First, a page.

Schingle's Blog

July 28, 2017

JT Rankings #14

Filed under: Folk tales and songs — Tags: , , , , , , , , — schingle @ 2:04 pm

#14  Catfish Rising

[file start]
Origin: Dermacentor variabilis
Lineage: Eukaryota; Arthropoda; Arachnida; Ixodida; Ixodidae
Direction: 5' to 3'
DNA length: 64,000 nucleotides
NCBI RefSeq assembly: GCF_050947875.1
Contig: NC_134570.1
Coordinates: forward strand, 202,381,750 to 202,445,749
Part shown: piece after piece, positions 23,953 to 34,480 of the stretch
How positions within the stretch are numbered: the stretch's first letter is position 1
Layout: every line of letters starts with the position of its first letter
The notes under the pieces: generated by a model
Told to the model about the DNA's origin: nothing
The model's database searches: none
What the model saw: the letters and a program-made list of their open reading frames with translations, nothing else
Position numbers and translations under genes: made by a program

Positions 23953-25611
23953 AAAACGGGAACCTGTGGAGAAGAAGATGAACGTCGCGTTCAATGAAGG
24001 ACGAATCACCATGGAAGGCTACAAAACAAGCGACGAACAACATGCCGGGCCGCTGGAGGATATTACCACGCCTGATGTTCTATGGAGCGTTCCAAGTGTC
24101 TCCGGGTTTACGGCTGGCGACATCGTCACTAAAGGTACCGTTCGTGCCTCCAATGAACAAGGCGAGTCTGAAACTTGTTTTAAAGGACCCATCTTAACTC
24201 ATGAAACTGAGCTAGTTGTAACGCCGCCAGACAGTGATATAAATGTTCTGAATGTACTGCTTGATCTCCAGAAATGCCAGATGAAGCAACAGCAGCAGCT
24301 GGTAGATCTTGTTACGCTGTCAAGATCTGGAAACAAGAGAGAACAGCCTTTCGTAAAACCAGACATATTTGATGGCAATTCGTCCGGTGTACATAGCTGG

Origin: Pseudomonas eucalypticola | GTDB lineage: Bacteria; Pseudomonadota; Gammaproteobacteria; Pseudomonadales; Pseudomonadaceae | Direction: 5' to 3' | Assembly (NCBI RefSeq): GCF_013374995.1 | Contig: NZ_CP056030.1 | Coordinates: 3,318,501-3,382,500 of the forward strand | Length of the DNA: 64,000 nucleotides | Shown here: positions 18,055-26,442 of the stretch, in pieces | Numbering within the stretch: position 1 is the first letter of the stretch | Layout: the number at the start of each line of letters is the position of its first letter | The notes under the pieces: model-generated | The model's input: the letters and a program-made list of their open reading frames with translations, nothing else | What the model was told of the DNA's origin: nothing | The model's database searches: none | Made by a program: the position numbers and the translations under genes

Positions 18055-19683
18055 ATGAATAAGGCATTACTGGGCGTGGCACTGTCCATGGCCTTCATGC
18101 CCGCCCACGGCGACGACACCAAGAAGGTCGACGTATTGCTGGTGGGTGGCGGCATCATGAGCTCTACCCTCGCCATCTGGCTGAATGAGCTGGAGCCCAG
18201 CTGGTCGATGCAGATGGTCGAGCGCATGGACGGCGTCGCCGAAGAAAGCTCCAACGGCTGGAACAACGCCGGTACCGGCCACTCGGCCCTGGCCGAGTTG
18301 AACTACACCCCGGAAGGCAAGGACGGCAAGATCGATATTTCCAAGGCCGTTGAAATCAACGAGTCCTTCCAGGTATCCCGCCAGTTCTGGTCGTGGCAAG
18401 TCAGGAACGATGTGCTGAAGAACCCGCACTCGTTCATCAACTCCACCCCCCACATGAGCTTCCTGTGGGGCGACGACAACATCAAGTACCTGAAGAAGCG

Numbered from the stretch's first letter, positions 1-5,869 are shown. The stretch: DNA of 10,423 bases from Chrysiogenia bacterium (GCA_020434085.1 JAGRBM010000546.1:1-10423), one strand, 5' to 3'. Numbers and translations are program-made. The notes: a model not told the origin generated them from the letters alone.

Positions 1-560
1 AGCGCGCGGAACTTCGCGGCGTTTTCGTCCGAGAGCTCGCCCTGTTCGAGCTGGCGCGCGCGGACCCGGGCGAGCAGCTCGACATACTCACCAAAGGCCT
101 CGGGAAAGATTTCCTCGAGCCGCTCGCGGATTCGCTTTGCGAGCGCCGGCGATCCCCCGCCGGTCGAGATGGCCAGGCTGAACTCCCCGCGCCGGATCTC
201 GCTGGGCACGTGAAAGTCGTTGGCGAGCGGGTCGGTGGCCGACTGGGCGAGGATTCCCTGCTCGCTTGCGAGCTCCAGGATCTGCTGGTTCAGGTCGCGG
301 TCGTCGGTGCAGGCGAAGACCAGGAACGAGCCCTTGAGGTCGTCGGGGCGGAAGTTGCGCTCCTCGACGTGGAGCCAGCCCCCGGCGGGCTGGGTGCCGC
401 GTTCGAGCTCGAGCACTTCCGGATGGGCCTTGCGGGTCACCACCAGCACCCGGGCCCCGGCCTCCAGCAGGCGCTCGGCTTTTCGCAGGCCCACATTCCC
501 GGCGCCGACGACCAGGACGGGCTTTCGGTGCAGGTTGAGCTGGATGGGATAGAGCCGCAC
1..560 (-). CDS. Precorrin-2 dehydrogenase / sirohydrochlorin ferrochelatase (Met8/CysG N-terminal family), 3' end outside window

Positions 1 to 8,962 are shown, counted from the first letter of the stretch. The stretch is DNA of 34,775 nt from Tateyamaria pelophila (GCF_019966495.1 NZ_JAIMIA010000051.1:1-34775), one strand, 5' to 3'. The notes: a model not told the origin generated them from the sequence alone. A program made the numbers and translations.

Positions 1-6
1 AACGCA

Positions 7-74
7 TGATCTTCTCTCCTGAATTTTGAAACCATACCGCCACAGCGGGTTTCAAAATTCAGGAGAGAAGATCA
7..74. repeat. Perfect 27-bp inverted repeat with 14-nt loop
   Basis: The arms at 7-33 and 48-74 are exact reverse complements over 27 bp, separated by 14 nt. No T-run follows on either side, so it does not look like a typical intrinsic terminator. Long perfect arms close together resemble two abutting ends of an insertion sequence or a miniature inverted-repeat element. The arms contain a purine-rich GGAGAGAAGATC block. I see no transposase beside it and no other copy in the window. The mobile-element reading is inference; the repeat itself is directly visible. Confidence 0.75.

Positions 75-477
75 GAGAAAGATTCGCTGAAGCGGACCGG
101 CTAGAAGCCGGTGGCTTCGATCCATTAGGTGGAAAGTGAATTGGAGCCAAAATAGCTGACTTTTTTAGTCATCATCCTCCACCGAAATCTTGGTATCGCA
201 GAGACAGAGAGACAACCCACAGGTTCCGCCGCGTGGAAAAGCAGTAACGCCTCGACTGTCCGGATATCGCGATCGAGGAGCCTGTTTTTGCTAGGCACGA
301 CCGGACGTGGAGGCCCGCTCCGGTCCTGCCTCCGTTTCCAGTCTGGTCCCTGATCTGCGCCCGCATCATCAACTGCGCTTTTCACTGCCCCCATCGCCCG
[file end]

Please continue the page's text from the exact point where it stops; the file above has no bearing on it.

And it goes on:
1991’s “Catfish Rising” brought Jethro Tull into the ‘90’s.  This one was a nice follow-up to 1989’s “Rock Island” with maybe just a bit more pep.  “This is not Love” opens the album as quite a rocker.  The album ends with the bluesy, tongue-in-cheek “When Jesus came to Play.”  In between there are a number of very likable songs including: “Rocks on the Road” (a lament to tireless touring), “Thinking Round Corners,” “Still Loving You Tonight” (in which guitarist Martin Barre almost pays tribute to Carlos Santana), “Like a Tall Thin Girl” (with a mandolin riff quite reminiscent of Tull’s earlier “Fat Man”) and “Gold-tipped Boots, Black Jacket and Tie.”  Several of the songs are very rocking and a number of them have a very bluesy feel, but as frequently happens with Ian Anderson’s lyrics, there’s a humorous touch to the album  (From “..Tall Thin Girl” we get the line “Big boy Doane, he’s a drummer, he don’t play no tambourine.”).  It seems as if Anderson wants to remind his listeners that he doesn’t take himself too seriously, so neither should they.  By this time, the core band was fairly firmly set at Ian Anderson (Flute, guitars, front man), Marin Barre (Lead guitar), Dave Pegg (Bass, though on a few of the tunes Dave’s son, Matt Pegg played in dad’s stead) and Doane Perry (Drums) with a number of keyboardists including Andy Giddings, who would later become a regular member of the band.  As a whole, this is a good, tight, well-rounded album.  And, to think, this one is still in the bottom third of their overall repertoire.

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